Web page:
Puʻuhonua o Hōnaunau National Historical Park was an ancient city of refuge. Back in the day, under the old laws of Hawaii when chieftains and priests ruled the land, if you committed a crime, it was game over.
If you could out run and/or outwit your pursuers and make it to one of the refuges you were essentially home free. I’m not sure how you were supposed to survive once you got here, or whether just getting to homebase was all that was required? Pretty awful place to be stuck, all that sand, sun and palm trees in a beautiful setting…
Puʻuhonua o Hōnaunau is a sacred area and the royal grounds adjacent apparently hold the remains of old chiefs. There are several ancient ruin sites remaining including the temple platforms, royal fishponds, sledding tracks, and some coastal village sites. The Hale o Keawe temple and several thatched structures are modern reconstructions.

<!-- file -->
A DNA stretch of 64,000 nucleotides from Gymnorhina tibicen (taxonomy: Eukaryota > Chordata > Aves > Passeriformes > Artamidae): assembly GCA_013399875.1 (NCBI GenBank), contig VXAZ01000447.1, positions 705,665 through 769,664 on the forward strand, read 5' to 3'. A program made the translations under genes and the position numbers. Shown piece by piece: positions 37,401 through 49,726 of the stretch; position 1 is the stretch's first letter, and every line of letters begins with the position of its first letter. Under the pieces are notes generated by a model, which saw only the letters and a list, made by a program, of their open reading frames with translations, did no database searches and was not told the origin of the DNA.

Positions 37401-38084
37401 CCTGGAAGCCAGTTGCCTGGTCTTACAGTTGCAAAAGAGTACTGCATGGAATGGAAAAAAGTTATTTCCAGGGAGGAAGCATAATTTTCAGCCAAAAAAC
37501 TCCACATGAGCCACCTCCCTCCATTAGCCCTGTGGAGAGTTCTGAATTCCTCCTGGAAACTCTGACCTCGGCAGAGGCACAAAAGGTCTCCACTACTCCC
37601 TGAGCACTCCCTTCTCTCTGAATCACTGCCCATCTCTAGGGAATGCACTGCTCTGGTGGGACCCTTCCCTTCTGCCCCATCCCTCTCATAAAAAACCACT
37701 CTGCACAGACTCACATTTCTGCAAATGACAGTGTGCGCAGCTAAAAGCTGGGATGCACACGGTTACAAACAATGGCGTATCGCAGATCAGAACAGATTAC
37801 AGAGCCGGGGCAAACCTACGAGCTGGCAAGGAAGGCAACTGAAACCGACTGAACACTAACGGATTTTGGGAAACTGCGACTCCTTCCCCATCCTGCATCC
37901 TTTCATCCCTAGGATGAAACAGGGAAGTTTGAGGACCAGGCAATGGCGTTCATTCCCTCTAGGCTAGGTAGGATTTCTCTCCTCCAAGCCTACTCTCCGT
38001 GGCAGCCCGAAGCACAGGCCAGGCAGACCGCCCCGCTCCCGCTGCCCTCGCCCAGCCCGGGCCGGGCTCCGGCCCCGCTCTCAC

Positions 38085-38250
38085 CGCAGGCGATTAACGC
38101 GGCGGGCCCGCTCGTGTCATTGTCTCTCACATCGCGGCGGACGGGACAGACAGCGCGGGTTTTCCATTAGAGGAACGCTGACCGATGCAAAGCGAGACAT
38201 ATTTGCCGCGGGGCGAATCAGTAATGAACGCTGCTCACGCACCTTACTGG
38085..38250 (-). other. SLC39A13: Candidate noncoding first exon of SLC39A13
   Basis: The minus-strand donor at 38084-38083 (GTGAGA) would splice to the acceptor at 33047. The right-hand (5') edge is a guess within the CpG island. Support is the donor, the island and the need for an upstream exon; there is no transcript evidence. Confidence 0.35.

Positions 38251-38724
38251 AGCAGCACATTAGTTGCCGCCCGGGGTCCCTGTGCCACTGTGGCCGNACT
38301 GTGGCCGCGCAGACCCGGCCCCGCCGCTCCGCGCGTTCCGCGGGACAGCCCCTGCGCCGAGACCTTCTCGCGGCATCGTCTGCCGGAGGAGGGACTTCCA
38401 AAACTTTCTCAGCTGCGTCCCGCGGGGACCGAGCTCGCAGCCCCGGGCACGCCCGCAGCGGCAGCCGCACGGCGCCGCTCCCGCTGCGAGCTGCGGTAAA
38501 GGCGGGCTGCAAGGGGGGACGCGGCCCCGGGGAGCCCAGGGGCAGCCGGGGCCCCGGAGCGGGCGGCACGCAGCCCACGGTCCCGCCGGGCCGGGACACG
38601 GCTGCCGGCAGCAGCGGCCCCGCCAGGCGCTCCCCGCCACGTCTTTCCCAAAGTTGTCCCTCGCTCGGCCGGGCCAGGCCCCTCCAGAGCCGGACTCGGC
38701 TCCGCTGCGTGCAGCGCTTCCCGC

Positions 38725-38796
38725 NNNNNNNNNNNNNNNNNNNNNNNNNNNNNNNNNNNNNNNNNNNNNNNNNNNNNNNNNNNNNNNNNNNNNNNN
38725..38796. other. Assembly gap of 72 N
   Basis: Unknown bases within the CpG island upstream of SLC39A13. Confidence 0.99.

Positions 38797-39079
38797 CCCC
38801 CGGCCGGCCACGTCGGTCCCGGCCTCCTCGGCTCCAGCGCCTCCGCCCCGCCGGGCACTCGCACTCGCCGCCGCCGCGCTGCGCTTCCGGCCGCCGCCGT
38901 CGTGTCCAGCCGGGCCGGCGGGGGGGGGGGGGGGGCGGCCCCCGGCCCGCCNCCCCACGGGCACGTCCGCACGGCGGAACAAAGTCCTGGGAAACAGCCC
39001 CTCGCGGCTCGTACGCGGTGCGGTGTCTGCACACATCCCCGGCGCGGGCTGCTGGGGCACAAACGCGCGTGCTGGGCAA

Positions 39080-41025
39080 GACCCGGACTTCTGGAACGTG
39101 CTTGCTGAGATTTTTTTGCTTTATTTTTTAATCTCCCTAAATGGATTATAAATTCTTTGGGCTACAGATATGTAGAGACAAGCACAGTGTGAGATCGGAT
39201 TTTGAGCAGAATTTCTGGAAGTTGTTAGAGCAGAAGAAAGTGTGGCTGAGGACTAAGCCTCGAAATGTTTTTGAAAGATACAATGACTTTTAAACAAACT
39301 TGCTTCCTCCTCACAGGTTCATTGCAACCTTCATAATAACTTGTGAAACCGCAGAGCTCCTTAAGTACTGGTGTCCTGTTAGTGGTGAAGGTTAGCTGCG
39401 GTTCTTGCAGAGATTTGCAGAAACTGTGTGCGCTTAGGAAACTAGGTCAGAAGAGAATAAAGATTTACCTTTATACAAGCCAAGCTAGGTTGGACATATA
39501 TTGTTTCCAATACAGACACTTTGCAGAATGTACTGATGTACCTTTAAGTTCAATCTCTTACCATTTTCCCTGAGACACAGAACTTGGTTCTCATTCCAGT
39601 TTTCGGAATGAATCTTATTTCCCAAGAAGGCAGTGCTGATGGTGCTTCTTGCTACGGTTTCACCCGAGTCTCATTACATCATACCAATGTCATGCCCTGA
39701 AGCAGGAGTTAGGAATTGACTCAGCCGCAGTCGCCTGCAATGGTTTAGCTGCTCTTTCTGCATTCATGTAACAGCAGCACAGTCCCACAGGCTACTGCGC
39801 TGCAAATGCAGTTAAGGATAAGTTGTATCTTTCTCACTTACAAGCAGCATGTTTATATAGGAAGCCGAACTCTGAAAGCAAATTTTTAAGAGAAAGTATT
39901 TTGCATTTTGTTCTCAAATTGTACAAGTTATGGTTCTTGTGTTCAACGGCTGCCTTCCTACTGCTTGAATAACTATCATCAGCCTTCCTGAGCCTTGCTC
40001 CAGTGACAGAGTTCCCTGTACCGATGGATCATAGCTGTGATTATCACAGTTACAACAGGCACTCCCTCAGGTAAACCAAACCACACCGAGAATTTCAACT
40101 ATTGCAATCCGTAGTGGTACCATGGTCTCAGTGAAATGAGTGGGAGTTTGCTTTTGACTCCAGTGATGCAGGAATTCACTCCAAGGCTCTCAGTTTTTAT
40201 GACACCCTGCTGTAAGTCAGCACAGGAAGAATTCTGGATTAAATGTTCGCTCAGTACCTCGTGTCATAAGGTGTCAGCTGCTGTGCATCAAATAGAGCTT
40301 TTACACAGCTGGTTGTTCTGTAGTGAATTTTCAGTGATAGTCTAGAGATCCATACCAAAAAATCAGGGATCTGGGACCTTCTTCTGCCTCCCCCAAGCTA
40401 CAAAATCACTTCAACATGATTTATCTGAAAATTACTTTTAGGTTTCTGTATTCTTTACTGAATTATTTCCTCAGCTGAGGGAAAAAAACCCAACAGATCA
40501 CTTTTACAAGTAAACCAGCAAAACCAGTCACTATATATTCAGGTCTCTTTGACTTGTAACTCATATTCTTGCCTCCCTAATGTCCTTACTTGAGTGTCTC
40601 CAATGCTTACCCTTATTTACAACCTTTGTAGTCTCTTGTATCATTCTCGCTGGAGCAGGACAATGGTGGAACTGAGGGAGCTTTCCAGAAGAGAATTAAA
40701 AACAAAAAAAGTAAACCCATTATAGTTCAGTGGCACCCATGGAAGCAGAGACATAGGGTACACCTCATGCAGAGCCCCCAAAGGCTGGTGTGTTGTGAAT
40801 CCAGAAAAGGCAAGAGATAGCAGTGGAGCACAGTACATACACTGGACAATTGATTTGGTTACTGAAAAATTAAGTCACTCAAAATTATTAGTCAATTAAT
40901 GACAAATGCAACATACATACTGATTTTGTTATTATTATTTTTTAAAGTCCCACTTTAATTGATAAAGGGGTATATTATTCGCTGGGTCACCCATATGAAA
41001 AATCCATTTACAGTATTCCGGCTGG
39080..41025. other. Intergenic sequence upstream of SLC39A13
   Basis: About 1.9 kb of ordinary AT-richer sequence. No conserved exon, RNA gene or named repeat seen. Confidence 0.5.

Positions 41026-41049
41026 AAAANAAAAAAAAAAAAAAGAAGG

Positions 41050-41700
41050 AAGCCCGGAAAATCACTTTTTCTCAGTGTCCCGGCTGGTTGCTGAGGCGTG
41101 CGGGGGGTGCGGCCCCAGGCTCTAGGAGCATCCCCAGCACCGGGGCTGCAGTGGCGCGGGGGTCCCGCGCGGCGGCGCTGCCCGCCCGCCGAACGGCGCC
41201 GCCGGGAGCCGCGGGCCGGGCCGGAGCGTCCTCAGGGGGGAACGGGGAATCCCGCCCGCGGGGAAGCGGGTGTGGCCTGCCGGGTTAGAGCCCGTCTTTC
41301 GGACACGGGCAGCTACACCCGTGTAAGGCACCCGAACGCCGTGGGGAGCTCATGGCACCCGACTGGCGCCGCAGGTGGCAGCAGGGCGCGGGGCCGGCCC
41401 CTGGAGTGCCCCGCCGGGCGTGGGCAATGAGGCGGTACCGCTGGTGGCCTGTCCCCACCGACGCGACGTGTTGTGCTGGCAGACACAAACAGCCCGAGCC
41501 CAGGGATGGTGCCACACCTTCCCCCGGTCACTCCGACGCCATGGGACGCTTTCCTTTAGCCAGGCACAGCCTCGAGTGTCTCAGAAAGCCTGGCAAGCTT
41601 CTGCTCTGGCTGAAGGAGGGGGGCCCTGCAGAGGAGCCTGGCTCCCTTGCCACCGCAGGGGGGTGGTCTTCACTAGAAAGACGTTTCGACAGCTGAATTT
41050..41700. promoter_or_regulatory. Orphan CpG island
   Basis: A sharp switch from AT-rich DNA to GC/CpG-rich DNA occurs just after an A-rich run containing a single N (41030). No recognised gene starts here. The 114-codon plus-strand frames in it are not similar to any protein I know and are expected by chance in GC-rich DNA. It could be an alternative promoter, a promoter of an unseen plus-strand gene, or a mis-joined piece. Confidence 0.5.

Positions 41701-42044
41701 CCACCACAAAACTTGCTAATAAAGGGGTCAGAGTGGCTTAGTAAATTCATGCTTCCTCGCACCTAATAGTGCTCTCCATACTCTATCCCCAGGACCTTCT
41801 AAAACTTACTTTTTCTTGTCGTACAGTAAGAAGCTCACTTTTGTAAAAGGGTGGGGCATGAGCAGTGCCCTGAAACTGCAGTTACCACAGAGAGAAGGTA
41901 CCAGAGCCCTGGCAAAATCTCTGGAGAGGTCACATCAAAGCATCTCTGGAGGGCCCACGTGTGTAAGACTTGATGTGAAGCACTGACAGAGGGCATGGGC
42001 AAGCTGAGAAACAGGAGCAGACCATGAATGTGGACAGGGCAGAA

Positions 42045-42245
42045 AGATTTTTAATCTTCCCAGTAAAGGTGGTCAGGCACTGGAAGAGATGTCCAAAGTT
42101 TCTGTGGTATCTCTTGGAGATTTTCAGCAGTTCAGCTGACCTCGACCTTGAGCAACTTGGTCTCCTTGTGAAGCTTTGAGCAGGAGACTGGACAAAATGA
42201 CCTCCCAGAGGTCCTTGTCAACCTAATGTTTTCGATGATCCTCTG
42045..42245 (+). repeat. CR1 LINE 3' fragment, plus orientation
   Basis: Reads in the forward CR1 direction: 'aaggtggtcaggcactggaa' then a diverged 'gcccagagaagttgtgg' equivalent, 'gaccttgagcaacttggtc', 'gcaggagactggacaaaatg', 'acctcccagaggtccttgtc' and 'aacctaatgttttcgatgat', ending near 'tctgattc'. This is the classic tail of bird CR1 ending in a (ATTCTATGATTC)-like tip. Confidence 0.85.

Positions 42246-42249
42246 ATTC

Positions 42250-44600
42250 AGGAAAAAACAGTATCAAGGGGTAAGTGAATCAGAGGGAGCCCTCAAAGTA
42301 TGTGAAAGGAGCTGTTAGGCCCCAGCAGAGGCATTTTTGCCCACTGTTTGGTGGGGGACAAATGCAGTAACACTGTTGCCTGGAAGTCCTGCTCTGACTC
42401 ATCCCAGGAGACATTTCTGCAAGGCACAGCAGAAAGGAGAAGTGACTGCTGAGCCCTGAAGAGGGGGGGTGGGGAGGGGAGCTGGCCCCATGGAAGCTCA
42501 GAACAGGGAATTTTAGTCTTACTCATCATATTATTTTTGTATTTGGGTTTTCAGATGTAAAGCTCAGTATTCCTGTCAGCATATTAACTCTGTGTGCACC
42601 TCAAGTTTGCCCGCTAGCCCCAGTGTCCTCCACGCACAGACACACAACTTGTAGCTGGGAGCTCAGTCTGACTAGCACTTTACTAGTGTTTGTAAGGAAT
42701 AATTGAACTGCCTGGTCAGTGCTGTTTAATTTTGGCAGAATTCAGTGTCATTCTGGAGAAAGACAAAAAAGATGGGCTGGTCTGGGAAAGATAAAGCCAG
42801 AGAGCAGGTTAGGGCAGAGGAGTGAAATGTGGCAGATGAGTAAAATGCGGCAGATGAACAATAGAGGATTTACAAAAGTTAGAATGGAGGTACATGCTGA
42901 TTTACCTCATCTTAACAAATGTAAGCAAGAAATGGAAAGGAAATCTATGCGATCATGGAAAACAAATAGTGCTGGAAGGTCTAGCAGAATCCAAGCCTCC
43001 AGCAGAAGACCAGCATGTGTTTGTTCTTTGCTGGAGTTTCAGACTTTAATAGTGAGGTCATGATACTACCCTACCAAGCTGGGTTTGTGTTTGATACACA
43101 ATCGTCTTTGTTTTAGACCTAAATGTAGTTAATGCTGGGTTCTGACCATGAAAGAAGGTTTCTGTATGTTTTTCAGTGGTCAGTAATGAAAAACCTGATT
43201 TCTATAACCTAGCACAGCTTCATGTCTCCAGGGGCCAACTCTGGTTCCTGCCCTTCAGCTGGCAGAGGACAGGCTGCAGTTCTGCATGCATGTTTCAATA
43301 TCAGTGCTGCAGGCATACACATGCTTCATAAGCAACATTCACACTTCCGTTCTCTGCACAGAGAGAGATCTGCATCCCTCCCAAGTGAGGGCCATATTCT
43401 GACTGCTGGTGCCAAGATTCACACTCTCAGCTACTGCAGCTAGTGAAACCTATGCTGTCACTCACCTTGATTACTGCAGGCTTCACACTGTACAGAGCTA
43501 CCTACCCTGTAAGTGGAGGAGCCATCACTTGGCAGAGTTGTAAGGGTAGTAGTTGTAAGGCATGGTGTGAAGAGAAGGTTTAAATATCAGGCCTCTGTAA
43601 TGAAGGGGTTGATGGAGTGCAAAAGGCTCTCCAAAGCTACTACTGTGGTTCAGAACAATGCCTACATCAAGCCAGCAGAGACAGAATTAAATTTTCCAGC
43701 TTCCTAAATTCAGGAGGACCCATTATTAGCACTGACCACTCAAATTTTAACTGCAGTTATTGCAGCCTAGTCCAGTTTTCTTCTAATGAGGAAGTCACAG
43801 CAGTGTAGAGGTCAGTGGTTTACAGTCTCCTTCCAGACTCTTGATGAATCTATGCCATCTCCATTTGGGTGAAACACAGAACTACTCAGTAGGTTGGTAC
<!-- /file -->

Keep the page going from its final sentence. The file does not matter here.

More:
As it was and is still considered a sacred site, the following is not permitted – No commercial filming, nudity, beach chairs, towels, mats, beach umbrellas, coolers, picnicking, pets, weddings or wedding photos, smoking and recreational activities such as frisbee throwing, football tossing, etc.
The park is open 7am until 15 minutes after dusk and the visitor centre is open 8.30-4.30pm.
Entry fee is $5 per vehicle or $3 per person.
If you have a cellphone, you can listen to the phone audio tour – see the official park service page for more info http://www.nps.gov/puho/index.htm
There were a lot of turtles here, you can’t snorkle or swim here but there is a beach and snorkling area just next to the National Park where you can swim.